Top 10 Worst Corporations of 2001
WASHINGTON -- Abbott Laboratories, Argenbright, Bayer, Coke, Enron, Exxon Mobil, Philip Morris, Sara Lee, Southern Co. and Wal-Mart have been named the 10 worst corporations of 2001, in Multinational Monitor magazine's annual listing.
"These behemoths have ripped off the public, polluted the environment, abused their workers and debased our culture," said Robert Weissman, editor of Multinational Monitor. "They appear in our lives everyday, disguised as 'respectable members of the community.' They deserve public opprobrium, and, in many cases, government sanction."
Multinational Monitor is a Washington, D.C.-based monthly magazine that tracks the activities of multinational corporations. It was founded by Ralph Nader.
Abbott Laboratories made the 10 worst list for its TAP Pharmaceuticals, a joint venture with Japanese Takeda Pharmaceuticals. TAP was forced to pay $875 million to resolve criminal charges and civil liability in connection with allegations of major Medicare reimbursement fraud.
Argenbright, the security company, was named to the list for repeat violations of regulations for airport security. Argenbright's appalling record helped convince Congress to federalize U.S. airport security operations.
Bayer appears on the list for its overcharge of the government and public for the anti-anthrax drug Cipro, as well as dangerous peddling of antibiotics for poultry (contributing to antibiotic resistance among humans) and its harassment of a corporate accountability group.
Coca Cola was named among the 10 worst for its sponsorship of the first Harry Potter movie and possible sequels, using a children's favorite to hawks its unhealthy product, and for alleged complicity with death squads in Colombia targeting union leaders there.
Enron made the 10 worst list for costing many of its employees their life savings by refusing to let them dump Enron stock from their pension plans, as the company plunged toward bankruptcy.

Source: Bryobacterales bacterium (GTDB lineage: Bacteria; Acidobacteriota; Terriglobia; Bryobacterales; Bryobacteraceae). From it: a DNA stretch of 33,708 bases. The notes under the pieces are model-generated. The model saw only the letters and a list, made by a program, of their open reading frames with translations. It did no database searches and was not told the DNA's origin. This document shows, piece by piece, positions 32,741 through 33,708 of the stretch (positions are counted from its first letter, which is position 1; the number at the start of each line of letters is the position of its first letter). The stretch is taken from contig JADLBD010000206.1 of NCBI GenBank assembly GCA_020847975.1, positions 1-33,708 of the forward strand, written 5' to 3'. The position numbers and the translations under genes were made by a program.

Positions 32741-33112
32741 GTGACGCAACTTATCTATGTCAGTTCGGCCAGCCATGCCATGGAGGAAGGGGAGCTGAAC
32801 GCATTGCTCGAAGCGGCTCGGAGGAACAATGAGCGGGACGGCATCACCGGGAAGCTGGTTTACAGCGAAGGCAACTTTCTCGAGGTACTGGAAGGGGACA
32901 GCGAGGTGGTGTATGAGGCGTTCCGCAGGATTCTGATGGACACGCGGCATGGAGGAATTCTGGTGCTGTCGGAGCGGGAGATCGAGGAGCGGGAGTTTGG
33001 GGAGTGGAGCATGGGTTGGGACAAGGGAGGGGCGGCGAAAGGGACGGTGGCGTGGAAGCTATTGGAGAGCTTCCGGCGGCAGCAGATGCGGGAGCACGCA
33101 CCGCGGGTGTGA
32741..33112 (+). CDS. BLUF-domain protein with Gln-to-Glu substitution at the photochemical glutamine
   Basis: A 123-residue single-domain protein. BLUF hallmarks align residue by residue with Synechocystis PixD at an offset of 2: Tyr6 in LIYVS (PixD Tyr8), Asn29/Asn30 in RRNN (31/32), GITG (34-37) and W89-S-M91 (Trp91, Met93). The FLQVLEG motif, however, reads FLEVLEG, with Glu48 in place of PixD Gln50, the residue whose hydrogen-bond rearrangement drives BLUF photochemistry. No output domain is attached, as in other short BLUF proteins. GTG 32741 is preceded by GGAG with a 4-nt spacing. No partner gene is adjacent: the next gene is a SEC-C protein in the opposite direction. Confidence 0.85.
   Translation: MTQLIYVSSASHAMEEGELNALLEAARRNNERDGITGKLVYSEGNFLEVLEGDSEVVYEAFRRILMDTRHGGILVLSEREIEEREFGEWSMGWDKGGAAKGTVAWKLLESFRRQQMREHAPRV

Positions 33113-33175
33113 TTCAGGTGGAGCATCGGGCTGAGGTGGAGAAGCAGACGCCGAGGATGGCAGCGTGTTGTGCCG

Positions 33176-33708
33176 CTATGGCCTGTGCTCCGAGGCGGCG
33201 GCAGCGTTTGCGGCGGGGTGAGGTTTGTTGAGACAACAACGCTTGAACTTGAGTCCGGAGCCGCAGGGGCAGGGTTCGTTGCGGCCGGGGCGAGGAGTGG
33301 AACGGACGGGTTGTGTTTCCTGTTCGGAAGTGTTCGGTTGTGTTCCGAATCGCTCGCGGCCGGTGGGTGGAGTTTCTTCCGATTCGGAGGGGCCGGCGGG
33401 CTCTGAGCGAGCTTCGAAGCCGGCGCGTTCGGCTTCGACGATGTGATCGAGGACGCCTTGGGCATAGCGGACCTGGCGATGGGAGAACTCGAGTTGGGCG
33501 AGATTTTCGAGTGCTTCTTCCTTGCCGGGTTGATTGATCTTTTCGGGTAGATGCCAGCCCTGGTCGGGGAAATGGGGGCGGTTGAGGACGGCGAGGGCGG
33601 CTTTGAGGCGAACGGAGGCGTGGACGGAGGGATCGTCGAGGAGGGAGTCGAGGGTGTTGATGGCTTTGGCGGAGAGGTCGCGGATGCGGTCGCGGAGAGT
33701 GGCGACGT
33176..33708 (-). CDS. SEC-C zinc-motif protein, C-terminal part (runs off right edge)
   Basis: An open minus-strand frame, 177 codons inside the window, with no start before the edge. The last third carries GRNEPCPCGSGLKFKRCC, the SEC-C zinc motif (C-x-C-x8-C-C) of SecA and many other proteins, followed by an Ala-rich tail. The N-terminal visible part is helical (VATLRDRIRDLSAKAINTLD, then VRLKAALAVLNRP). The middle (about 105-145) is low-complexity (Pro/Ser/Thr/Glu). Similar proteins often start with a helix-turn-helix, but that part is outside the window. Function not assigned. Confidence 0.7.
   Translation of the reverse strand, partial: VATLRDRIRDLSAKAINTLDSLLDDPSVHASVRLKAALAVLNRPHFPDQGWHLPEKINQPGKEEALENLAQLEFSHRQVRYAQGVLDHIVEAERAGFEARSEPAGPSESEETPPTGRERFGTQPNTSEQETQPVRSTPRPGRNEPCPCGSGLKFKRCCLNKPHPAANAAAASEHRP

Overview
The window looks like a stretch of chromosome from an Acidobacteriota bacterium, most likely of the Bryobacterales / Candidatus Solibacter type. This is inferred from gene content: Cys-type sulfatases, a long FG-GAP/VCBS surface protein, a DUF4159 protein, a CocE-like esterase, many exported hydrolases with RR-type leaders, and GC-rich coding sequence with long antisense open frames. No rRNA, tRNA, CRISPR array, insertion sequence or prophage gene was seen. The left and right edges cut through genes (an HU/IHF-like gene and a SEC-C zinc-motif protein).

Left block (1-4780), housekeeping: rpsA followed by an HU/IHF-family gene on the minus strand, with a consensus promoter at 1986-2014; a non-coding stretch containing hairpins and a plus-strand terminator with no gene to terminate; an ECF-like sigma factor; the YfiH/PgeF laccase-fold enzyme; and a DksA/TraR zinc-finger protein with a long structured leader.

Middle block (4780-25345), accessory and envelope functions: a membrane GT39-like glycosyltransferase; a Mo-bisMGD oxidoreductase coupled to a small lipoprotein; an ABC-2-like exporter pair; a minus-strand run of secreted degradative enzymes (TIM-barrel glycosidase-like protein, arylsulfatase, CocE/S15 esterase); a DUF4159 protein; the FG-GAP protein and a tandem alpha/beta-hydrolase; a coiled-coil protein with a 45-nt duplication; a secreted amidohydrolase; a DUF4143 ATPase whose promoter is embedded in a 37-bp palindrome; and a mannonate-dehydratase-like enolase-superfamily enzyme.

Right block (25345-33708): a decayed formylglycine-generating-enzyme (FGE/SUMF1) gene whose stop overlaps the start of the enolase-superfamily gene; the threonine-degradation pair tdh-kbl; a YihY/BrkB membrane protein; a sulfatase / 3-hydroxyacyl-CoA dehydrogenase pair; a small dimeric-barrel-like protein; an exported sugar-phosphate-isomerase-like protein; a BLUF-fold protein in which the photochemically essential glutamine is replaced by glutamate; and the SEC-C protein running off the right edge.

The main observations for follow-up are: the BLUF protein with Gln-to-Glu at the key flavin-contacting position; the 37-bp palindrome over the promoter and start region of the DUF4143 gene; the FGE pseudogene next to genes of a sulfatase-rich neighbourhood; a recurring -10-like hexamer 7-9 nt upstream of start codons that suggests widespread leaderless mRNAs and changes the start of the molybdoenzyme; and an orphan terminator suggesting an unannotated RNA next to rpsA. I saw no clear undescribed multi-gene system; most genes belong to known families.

ExxonMobil earned a spot on the list for leading the global warming denial campaign and blocking efforts at appropriate remedial action, plus a host of other reckless activities.
Philip Morris asserted its claim to be among the 10 worst by virtue of a "we've changed" marketing campaign -- revealed to be a hoax by a Czech study it commissioned alleging the cost savings from smoking-related premature death, as well as the company's ongoing efforts to addict millions of new smokers.
Sara Lee was named to the list because of a scandal involving its Ball Park Franks hot dogs. Contaminated hot dogs due to company negligence killed 21.
Southern Co., the largest electric utility in the United States, grabbed a place on the list for its efforts to defeat sensible air pollution regulations.
Wal-Mart secured its place among the 10 worst by mistreating workers domestically and abroad, and by contributing to the sprawl that blights the U.S. landscape.
Corporations on Multinational Monitor's 10 worst list appear alphabetically, and are not ranked internally.
For a complete copy of Multinational Monitor's article naming the 10 worst corporations of 2001, see www.essential.org/monitor
- 104 Globalization
- 185 Corruption